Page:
Today, Firstsecond publishes Ozge Samanci's Dare to Disappoint, a graphic novel memoir of growing up in Turkey. Ms Samanci has favored us with an essay describing the tumultuous relationship between Turkey's authoritarian, thin-skinned president and her fellow cartoonists.

Turkish President Recep Tayyip Erdogan's Justice and Development party (AKP) won a majority in the parliamentary polls on November 1st, so his party will be in office for four more years. Turkey has been ruled by Erdogan's party since 2002, and newspapers like The New York Times and The Guardian have called him dictator. Recently a Finnish journalist asked Erdogan if he is a dictator. Erdogan replied: "If I was a dictator, you would not be able to ask this question."

The dictator won his title with a series of tragedies and absurdities that have negatively impacted many residents of Turkey. Here are a few of them.

Turkey ranks ahead of Iran and China for imprisoning journalists. In 2012, Turkey led the world's nations in imprisoning journalists, according to report by the Committee to Protect Journalists. In 2006, a seventeen-year-old Turkish citizen killed Hrant Dink, an Armenian journalist who was seeking peace between Armenians and Turks through his journalism work. His murder was possibly connected to the government and no one was arrested other than the seventeen-year-old.

During the Gezi Park Protests in 2013, when millions of people protested the proposed destruction of the park, at least eleven people were killed, 134 were detained, and more than 8,000 were injured, many critically. Among the eleven people killed was Berkin Elvan, a 14 year old who was on his way to the store to buy bread. Elvan was shot with a tear gas canister by a cop. During Erdogan's address to public in Gaziantep, Erdogan declared the family to be terrorists and made his thousands of supporters boo the grieving mother. He also praised the police who killed protestors for their "legendary heroism."

In 2014, in a mining accident in Soma, 301 miners died due to a lack of effective security precautions. One of the advisors of the prime minister brutally kicked a protesting miner while he was being held by police officers. As if being kicked was not enough, the miner was then fired and fined.

A bomb exploded a month ago in Ankara, the capital of Turkey, killing 102 people who were supporting Peoples' Democratic Party (HDP), a party that fights for Kurdish rights along with the rights of all minorities. Following the incident, research revealed that the government could have prevented this attack but did not want to stop it.

The list goes on.

Erdogan does not like criticism. He perceives it as an insult. He has sued journalists, children, adults, a beauty pageant, and even comics artists. In 2005, Erdogan was depicted as a cat in a comic by Musa Kart and Erdogan took offense and sued the cartoonist. The cartoonist was fined 5000YTL (approximately $3500). While this case was on its way to the Supreme Court, the weekly humor magazine Penguen opened up a bank account and raised money from its readers to be able to challenge Erdogan. Penguen magazine depicted Erdogan as eight different animals on its cover. Erdogan sued the magazine for 8 x 5000 YTL = 40000YTL ($28,000). Erdogan lost both cases, but continues to sue many comics artists in spite of the fact that he hasn't ever won a case.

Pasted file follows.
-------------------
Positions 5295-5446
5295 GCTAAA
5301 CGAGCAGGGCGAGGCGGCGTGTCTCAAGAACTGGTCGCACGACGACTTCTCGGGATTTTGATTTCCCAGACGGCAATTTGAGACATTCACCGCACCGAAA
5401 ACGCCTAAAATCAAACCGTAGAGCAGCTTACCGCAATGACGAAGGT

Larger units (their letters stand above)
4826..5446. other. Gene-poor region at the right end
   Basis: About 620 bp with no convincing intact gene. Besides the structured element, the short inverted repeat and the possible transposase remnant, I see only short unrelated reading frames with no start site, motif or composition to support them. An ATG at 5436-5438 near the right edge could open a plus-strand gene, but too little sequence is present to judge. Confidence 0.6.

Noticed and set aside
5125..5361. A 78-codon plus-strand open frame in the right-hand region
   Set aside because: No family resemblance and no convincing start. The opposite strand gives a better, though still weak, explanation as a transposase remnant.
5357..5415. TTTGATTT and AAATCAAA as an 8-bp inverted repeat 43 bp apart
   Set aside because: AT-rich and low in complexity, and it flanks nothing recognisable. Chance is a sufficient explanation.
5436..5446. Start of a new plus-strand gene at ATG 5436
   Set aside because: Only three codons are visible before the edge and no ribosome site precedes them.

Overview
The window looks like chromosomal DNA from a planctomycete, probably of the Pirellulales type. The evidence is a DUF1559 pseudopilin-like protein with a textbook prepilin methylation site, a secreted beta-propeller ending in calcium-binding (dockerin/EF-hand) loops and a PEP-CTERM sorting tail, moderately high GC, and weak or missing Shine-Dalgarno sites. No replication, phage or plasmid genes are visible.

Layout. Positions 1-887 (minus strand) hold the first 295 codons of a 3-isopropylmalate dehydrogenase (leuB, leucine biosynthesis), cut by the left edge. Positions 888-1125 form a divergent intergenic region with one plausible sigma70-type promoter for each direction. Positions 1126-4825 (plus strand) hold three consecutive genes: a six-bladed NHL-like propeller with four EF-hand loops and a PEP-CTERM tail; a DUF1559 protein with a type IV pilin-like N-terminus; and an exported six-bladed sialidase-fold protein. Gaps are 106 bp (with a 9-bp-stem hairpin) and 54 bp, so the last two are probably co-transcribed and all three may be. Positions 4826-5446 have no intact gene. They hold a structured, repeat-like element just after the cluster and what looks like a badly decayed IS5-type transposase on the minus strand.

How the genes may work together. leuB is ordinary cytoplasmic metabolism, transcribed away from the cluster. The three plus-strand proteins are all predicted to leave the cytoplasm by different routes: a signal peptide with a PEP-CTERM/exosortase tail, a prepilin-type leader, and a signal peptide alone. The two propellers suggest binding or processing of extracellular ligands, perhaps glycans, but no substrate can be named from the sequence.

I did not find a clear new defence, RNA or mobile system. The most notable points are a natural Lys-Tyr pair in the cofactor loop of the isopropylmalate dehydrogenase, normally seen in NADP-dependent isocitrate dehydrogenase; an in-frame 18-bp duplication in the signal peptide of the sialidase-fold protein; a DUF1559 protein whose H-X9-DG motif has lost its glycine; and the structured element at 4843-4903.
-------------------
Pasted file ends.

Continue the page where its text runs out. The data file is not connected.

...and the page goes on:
Depending on the intensity of the political tension in Turkey, Erdogan becomes self-protective and greets the crowd as a blue sparkly hologram in Izmir or waves at them from 500 feet away. He waves to the crowd that looks like ants from the balcony of the extravagant palace that cost $615 million to build. His palace was erected in a forest that was clear-cut to make way for it, to the tune of 1.6 million square feet.

Millions of people raised their voice against Erdogan during the Gezi Park Protests. The spark of the protests was initiated from the government's attempt to cut trees at Gezi Park in Istanbul. Erdogan named the protestors as vandals and claimed, "We planted 2.8 billion trees in ten years." This means that Erdogan's government planted 5300 trees every minute for ten years. Is this really possible?

Erdogan also claims Muslims first discovered America before Columbus. He relies on the work of Youssef Mroueh, an uncredited academic. "Columbus admitted in his papers that on Monday, October 21, 1492 CE while his ship was sailing near Gibara on the north-east coast of Cuba, he saw a mosque on top of a beautiful mountain." Most scholars interpret the word "mosque" as a metaphor for describing a remarkable part of the land since there are no traces of Islamic civilizations in America.

Erdogan has done at least one good thing. His horrific, absurd politics and personality, has given a lot of material to comics artists like me, and we will continue to have material for at least four more years. Unintentionally, through his actions and words, he has been one of the main sources of humor in Turkey.

Growing up on the Aegean Coast, Ozge loved the sea and imagined a life of adventure while her parents and society demanded predictability. Her dad expected Ozge, like her sister, to become an engineer. She tried to hear her own voice over his and the religious and militaristic tensions of Turkey and the conflicts between secularism and fundamentalism. Could she be a scuba diver like Jacques Cousteau? A stage actress? Would it be possible to please everyone including herself?

In her unpredictable and funny graphic memoir, Ozge recounts her story using inventive collages, weaving together images of the sea, politics, science, and friendship.

Ozge Samanci is an artist and an associate professor at Northwestern University's School of Communication.. She was born in Izmir, Turkey, and currently lives in Chicago, Illinois. Her latest graphic novel, Dare to Disappoint, is a biography, telling her story of growing up in Turkey.